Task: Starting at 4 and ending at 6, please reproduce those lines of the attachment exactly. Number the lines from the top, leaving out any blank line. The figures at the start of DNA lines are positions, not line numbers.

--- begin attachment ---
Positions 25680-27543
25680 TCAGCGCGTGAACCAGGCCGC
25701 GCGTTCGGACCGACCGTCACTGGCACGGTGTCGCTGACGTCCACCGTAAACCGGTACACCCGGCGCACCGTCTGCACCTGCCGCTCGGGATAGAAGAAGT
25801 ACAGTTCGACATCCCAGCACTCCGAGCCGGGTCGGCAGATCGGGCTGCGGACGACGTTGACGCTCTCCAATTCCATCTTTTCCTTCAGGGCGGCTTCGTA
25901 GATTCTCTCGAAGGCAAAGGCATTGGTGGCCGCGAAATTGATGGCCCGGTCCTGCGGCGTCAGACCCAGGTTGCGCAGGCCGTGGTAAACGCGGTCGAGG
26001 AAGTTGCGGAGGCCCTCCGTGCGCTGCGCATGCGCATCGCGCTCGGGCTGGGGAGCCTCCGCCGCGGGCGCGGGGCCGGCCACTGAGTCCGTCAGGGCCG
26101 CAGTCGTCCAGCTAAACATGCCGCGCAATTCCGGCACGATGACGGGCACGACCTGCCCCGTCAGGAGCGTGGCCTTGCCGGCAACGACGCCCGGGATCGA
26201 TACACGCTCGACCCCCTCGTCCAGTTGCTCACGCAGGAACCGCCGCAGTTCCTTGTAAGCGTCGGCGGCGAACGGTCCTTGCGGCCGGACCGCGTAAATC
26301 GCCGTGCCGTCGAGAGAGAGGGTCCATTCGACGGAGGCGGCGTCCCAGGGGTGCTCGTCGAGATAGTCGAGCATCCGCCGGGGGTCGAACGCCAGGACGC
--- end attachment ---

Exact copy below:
25801 ACAGTTCGACATCCCAGCACTCCGAGCCGGGTCGGCAGATCGGGCTGCGGACGACGTTGACGCTCTCCAATTCCATCTTTTCCTTCAGGGCGGCTTCGTA
25901 GATTCTCTCGAAGGCAAAGGCATTGGTGGCCGCGAAATTGATGGCCCGGTCCTGCGGCGTCAGACCCAGGTTGCGCAGGCCGTGGTAAACGCGGTCGAGG
26001 AAGTTGCGGAGGCCCTCCGTGCGCTGCGCATGCGCATCGCGCTCGGGCTGGGGAGCCTCCGCCGCGGGCGCGGGGCCGGCCACTGAGTCCGTCAGGGCCG